Best Recommended Laptops for College Students

Best Recommended Laptops for College Students

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One of the best of its kind, easy laptop buyer’s guide so you can make your own decision when buying a new laptop. A few Basic things you should keep in mind when buying a laptop are;

  1. Performance
  2. Memory (Disk Space)
  3. RAM
  4. Screen Resolution
  5. Colors

Laptop Performance

 The first and most important thing you need to decide is how much performance you actually need as well as your budget because these two factors will determine what type of laptop you’re looking at.

Be honest with yourself. If you don’t really need a top-of-the-line RTX 3080 GPU, sacrificing some FPS could either save you a ton of money or get you a better-built machine that’s more comfortable to drive daily.

If Performance at Priority!

 With that said, if performance is your top priority, you’re probably going to want a gaming laptop.

Generally speaking, they have the best cooling, they feature the fastest processors, and they’re cheaper than equally powerful laptops that are marketed at professional creators.

Things To Look For When Buying Laptop For College?

 If you primarily want a laptop for school or work that has enough grunts to game on your brakes, you’ll be perfectly fine with either a GTX 1650 or an RTX 3050.

Here are a couple of budget-friendly options

‎Lenovo Ideapad – Intel Core i5-11300H

Processor‎3.1 GHz core_i5_family
Graphics Coprocessor‎NVIDIA GeForce GTX 1650
Hard Drive‎512 GB SSD
Color PanelIPS technology

ASUS Vivobook Pro 15 – AMD Ryzen 5 5600H

Processor‎4.2 GHz ryzen_5_5600h
Graphics Coprocessor‎NVIDIA GeForce GTX 1650
Hard Drive512 GB SSD
Color PanelOLED

Lenovo IdeaPad L340 – Intel Core i5

Processor‎2.3 GHz core_i5_family
Graphics Coprocessor‎NVIDIA GeForce GTX 1650
Hard Drive‎256 GB SSD
Max Screen Resolution‎1920 x 1080 Pixels

 Any of these should serve you very well.


How Much Memory Giga Bites Should I Look For?

You’re probably going to want at least 500 GB for your SSD, but if a 256 GB one is all that you can fit in your budget, just make sure that the laptop you’re considering can be upgraded in the future.

“Something you might have realized by now, though, is that since Intel didn’t do a whole lot to improve their laptops between 8th and 10th generations, it is entirely possible that someone might think that their old laptop is slow, but it actually just needs a little bit more storage or Ram.”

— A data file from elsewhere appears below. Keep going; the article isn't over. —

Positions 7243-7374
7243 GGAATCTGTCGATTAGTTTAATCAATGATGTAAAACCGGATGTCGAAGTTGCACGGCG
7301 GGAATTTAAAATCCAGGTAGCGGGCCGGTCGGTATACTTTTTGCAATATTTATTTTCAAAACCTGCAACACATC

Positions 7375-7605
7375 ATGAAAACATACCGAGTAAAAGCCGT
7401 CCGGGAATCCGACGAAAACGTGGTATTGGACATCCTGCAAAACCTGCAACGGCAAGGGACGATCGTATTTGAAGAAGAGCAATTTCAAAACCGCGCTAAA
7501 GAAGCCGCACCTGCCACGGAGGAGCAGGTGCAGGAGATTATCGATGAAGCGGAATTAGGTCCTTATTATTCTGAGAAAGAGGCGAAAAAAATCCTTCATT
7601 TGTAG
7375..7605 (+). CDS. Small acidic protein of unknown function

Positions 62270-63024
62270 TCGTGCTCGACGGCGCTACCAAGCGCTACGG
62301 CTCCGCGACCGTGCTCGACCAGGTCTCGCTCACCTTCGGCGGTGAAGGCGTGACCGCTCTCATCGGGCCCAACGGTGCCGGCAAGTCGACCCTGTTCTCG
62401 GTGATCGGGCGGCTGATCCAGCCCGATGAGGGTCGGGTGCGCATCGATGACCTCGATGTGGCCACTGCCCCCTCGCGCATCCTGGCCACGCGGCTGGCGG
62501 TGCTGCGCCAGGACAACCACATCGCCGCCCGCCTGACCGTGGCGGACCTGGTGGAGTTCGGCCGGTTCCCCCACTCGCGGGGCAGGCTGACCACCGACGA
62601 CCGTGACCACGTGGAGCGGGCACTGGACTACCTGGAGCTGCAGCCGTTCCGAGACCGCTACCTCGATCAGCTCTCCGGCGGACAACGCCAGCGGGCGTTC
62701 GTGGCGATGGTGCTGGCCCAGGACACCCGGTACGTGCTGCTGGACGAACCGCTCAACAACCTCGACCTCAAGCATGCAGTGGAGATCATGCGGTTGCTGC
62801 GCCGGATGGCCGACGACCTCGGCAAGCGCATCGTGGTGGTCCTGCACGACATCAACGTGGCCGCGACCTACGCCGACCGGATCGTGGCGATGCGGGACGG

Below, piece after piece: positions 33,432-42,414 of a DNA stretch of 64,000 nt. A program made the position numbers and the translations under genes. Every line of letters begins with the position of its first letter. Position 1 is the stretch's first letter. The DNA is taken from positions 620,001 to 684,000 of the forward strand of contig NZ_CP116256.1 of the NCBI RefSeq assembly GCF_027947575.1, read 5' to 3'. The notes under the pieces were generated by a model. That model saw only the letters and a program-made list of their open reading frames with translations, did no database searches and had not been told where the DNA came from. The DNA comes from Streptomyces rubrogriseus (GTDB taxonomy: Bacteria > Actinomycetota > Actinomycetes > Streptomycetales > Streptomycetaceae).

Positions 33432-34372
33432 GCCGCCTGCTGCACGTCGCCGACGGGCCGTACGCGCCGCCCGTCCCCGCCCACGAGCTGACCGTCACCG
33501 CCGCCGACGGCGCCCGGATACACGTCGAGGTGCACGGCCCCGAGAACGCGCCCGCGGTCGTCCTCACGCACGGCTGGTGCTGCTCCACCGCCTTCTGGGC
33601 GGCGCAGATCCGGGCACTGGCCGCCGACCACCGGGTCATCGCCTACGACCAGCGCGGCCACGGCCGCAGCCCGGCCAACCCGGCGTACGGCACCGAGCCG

Neither of them is super expensive these days, so tucking 16 GB of Ram into a 3-year-old laptop, maybe with a battery refresh that can usually be found with a quick part number search on eBay, could give it a whole new lease on life.

 While you’re in there, by the way, make sure to blow out the cooling system because overheating is the biggest cause of premature laptop failure.

Should I Go For MacBook?

 Now to address the elephant in the room. The MacBook Air and Pro are in almost every way the best thin and lights on the market.

They’re extremely snappy, feel great to use, have excellent screens, and the battery life is unmatched by anything that shows this logo on the boot-up. But they aren’t perfect.

MacBook vs. Chromebook

If you’re on a budget or you already have access to a powerful desktop, 95% of the time, a Chromebook is going to do everything you need it to do.

 But if a Chromebook is your only computer, your professor or your boss could easily provide you with some mandatory piece of software that you either can’t run or are going to have to install in a hacky, time-consuming way.

And at that point, you’ll probably wish that you’d saved up another $100 and got a Windows device or spent the same amount and gotten a used ThinkPad.

Does Screen Resolution Effects System’s Performance?

Having the fastest laptop around, though, means nothing If the screen sucks. But seriously, the screen is the thing you will interact with most on your laptop, so it rarely makes sense to skimp on it.

There are three main panel types;

  • TN
  • IPS
  • OLED

TN looks terrible by today’s standards and should basically be devoted at all times.

OLED panels look amazing, with crisp blacks and vibrant colors and incredible saturation, but they’re normally not super bright, which kind of matters if you’re taking this thing into bright areas like outside. They struggle with reflections, and they’re terrible for battery life.

VA Vertical alignment (VA) panel technology was developed to improve upon the drawbacks of TN. Current VA-based monitors offer much higher contrast, better color reproduction, and wider viewing angles than TN panels.

This leaves us with IPS and IPS-type panels since LG trademarked IPS, so other brands have to use different names for the same tech.

What About Colors?

 Once you know the panel type is okay, the color space is the next key thing.

This describes how many different colors your monitor can produce.

It can get a bit confusing since there are a bunch of different standards, but unless you know you need something else, aim for near 100% coverage of sRGB.

 Pretty basic.

 The vast majority of applications, web pages, and games are tuned for sRGB, so unless you’re doing professional color work, going beyond that to Adobe RGB or DCIP 3 is not a requirement.

More expensive machines may come factory calibrated to account for the slight differences from one panel to the next, but there are quick and dirty ways to calibrate it yourself, using test patterns that are good enough.

 If you’re not doing color-critical work, something you cannot change after the fact is your panel’s brightness. It’s tough to recommend a single brightness number since 250 units might be fine on a matte display.

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